By Bernie on 12 Nov 2013
Gerard Richardson (wearing sunglasses)
was released after serving 19 years for
a murder he didn’t commit.
Photo Credit: Innocence Blog
In my previous article Has Anyone Ever Been Found Innocent After Being Executed for Murder?, I presented a chart which displayed in graphic form a number of reasons why innocent people are wrongly convicted in capital cases. Junk science was to blame in 9% of the cases.
I believe that percentage also holds true for murder cases in which there is no death penalty phase.
Twenty years ago it was junk science in the form of a bite mark that convicted Gerard Richardson of the brutal murder of 19-year-old Monica Reyes, whose body was found in a ditch in Bernards Township in north-central New Jersey. This bite mark on the victim's back (the only one piece of physical evidence), according to a prosecution expert, was made by Richardson (1).
I know what some of you poor saps believe: that it take a monumental and overwhelming amount of evidence - eyewitnesses, taped confessions, semen, hairs, videos, you know, all that CSI stuff, all adding up to a shitload of evidence beyond a reasonable doubt, blah, blah, blah, to convict someone of a serious crime such as murder. Nope. Nope. Nope. Not at all. If a prosecutor needs a murder conviction to advance his career, then any poor sap will do. Any flimsy evidence will do. Even one solitary piece of evidence will do.
I have read of cases beyond number in which innocent people have been convicted of murder simply on the testimony of a single confused eyewitness (one witness would not be permitted under millennia-old Jewish law), or on the flimsiest of circumstantial evidence, or on a forced confession and no other evidence, or on the single testimony of a jailhouse snitch, or simply because the police had no other suspects that matched the description of the perpetrator, or absent any evidence at all because the prosecutor persuaded the bored-out-of-their-minds jury that no other person could have done the crime.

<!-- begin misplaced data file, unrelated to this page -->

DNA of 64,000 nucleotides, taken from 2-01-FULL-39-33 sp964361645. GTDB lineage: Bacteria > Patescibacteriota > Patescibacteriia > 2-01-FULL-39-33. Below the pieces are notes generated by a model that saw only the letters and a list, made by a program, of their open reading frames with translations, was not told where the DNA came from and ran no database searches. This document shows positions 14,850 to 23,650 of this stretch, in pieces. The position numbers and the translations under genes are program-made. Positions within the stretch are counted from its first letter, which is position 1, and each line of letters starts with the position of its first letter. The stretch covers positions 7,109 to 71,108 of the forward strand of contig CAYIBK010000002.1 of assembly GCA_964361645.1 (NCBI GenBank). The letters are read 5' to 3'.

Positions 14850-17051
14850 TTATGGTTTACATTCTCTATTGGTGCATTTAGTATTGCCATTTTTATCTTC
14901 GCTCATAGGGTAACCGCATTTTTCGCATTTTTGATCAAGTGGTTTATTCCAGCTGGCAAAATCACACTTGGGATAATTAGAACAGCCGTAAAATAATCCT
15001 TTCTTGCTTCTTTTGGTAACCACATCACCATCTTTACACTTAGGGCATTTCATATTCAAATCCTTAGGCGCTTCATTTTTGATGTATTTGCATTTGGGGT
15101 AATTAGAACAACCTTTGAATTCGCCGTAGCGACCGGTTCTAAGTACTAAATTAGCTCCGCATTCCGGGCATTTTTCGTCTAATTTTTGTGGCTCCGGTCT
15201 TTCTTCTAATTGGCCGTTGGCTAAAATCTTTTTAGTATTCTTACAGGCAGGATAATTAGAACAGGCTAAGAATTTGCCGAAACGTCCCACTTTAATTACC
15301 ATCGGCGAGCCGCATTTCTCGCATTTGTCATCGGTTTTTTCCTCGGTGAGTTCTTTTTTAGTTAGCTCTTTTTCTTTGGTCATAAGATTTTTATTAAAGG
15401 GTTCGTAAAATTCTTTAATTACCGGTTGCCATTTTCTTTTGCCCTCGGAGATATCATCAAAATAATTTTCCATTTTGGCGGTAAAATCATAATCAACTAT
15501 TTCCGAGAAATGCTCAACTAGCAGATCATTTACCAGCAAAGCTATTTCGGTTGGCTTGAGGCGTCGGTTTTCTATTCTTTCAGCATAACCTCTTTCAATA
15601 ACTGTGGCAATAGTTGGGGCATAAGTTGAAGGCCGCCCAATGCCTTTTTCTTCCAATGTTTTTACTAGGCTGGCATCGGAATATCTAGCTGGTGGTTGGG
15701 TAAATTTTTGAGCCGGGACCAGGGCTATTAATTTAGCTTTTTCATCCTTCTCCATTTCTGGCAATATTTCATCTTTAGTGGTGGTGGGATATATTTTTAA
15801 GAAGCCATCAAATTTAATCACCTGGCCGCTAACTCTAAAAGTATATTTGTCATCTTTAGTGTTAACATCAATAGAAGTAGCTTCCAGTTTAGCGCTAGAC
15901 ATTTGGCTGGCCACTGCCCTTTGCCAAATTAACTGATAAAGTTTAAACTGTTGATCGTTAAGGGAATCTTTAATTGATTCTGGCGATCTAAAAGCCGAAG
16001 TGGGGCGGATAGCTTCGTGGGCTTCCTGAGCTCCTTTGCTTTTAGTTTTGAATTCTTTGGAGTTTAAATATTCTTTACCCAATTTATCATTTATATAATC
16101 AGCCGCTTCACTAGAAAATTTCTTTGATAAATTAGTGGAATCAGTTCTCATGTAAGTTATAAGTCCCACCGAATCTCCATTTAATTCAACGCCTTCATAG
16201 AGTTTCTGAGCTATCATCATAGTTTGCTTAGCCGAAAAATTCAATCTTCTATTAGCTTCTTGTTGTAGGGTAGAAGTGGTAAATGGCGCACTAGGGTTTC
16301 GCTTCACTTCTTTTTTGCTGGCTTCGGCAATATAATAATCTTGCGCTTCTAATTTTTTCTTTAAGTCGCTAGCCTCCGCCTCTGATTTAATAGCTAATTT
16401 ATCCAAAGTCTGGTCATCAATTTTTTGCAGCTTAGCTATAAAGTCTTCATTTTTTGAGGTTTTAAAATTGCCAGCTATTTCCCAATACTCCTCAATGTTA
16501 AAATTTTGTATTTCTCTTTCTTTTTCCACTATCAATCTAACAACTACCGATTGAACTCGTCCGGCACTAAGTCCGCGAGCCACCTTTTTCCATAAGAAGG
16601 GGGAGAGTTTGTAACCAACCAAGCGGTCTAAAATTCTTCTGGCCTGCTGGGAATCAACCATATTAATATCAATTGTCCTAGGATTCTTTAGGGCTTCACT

Last week, Gerard Richardson, now 48, was released from prison when a DNA test [Link to PDF - Motion to Vacate Conviction Based on New DNA Evidence] showed that the bite mark left on the murder victim contained another man's DNA (2).
I call bite mark evidence as junk science because in the past 12 years, more than two dozen convictions and arrests that had been based on bite-mark comparison have been overturned (3).
Now some die-hard death penalty proponents will dismiss this case of wrongful conviction as just one of only a handful. The truth is, more people are being exonerated than put to death. That is why back in 2000, then Illinois Governor George Ryan declared a moratorium on further executions in Illinois:
Justice: Denied The Magazine For The Wrongly Convicted, Illinois Moratorium on Executions Commands World's Attention